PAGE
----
Cheddar Gorge, where Jacob's Ladder is located, attracts an impressive 500,000 visitors per year, which comes as no surprise as it has previously been named as Britain's second greatest natural wonder. Cheddar Gorge is the site of the Cheddar snow caves - this was where Britain's oldest complete human skeleton, known as Cheddar Man, was found. Found in 1903, Cheddar Man is estimated to be over 9,000 years old.
Cheddar Caves and Gorges has a whole heap of attractions that can be visited all year round. On the day I went, I chose to climb Jacob's Ladder up to the Lookout Tower, as I was keen to be rewarded with 360° views of the surrounding scenery. I was short on time, and could not stay as long as I would have liked, but I'd love to check out the caves the next time I'm in the area!
If you're unsure of which you'd like to go for, don't fret, because the staff at the Information Centre, located right opposite the car park, will be able to give you more information. Car parking is £5.00 per day, although if you park a bit further up, parking is free. Parking can be paid for at the information centre, where you will then receive a parking permit for you to place on your dashboard.
The beautiful mural next to the car park is also worth noting - the mural measures over 33 metres in length and took 8 weeks to complete. It was completed by students from Cheddar First School and Fairlands Middle School, in partnership with local artist Richard Blaker and art teacher Olivia Simpson.
The entrance to Jacob's Ladder can be accessed through the tickets and information centre. Entry for adults is £5.50, which I believe is quite a reasonable price. For those of you who don't know, Jacob's Ladder is a colloquial name for a connection between the earth and heaven. At 274 steps (plus an extra 48 up the lookout tower), this does not seem like a far stretch at all!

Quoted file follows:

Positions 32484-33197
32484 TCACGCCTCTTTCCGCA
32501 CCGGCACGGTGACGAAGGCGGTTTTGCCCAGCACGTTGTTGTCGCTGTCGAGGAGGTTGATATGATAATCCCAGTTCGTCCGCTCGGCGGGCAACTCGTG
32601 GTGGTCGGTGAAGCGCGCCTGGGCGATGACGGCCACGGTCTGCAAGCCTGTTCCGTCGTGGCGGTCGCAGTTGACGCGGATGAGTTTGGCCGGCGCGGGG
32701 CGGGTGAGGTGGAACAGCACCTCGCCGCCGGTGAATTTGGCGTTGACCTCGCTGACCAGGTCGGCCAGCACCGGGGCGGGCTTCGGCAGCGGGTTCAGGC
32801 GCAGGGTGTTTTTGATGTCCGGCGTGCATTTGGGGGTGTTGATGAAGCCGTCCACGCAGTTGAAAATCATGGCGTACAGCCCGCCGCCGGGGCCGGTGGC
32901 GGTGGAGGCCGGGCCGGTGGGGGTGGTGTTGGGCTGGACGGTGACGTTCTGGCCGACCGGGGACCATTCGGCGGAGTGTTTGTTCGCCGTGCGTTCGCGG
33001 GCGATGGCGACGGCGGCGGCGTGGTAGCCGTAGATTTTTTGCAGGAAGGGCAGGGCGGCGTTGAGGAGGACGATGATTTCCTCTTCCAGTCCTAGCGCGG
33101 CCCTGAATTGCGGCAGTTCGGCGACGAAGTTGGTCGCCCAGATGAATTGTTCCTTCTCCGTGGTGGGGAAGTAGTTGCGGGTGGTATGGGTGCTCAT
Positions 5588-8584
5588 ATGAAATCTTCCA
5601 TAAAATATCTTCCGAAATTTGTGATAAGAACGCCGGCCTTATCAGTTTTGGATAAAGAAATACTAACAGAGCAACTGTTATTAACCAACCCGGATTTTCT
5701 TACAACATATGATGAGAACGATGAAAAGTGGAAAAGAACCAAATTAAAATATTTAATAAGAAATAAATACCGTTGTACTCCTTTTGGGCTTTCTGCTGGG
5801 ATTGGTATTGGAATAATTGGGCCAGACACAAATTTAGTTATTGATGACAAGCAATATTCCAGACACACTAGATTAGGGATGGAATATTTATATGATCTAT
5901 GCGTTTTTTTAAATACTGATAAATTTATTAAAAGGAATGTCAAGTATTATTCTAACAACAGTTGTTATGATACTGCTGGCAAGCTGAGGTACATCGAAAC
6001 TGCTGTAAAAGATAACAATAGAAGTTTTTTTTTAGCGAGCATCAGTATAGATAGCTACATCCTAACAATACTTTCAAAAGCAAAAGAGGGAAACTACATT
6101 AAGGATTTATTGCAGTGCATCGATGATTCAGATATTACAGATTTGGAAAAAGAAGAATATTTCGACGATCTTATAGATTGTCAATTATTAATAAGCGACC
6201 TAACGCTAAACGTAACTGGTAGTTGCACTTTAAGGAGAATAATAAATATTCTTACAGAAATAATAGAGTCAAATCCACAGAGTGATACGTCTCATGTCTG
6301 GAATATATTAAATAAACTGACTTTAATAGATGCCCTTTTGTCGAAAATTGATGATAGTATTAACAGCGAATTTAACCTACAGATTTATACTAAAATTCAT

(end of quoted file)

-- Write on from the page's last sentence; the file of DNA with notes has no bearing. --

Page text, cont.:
Take as many rests as you need on the way up - there are 4 stops in which you can have a break on a bench, as well as read up on the history of the area. There is no rush to get to the top - the view will still be there, no matter how long you take!
Once you complete the 274 steps, you're probably thinking that "this is it, right???" - well, you're close, but not quite, as there is an additional 48 steps to climb to the top of the lookout tower. The views, of the steep sided valley of Cheddar Gorge, the beautiful Mendip Hills, the flat lush water levels of the Somerset Levels, and hilltop plateau, is well worth the climb.
The steps up the lookout tower is quite narrow, and is not for the claustrophobic! Unfortunately the lookout tower is not wheelchair accessible because there is only one way up. However, dogs are more than welcome - wish I could've brought Eddy here!
Once you've had your fill of the view (if that is even possible), it is time to make your way down. Fortunately, the descent is heaps easier than the ascent - there are even tables for you to grab a bite to eat after a strenuous climb!
If you didn't bring food along, don't worry, because there are plenty of food options to choose from in the vicinity. We opted for a tea room called Simply Gorgeous, which perfectly sums up the quaint little eatery it was. Being in Cheddar Gorge, I of course had to opt for something cheesy...
Cheddar Gorge is a great place for families to spend the day, with plentiful attractions to choose from. Jacob's Ladder rewarded me with views you don't often see in Australia, which made it all the better for me. Hopefully I'll be able to come back and go cave exploring in Britain's biggest gorge!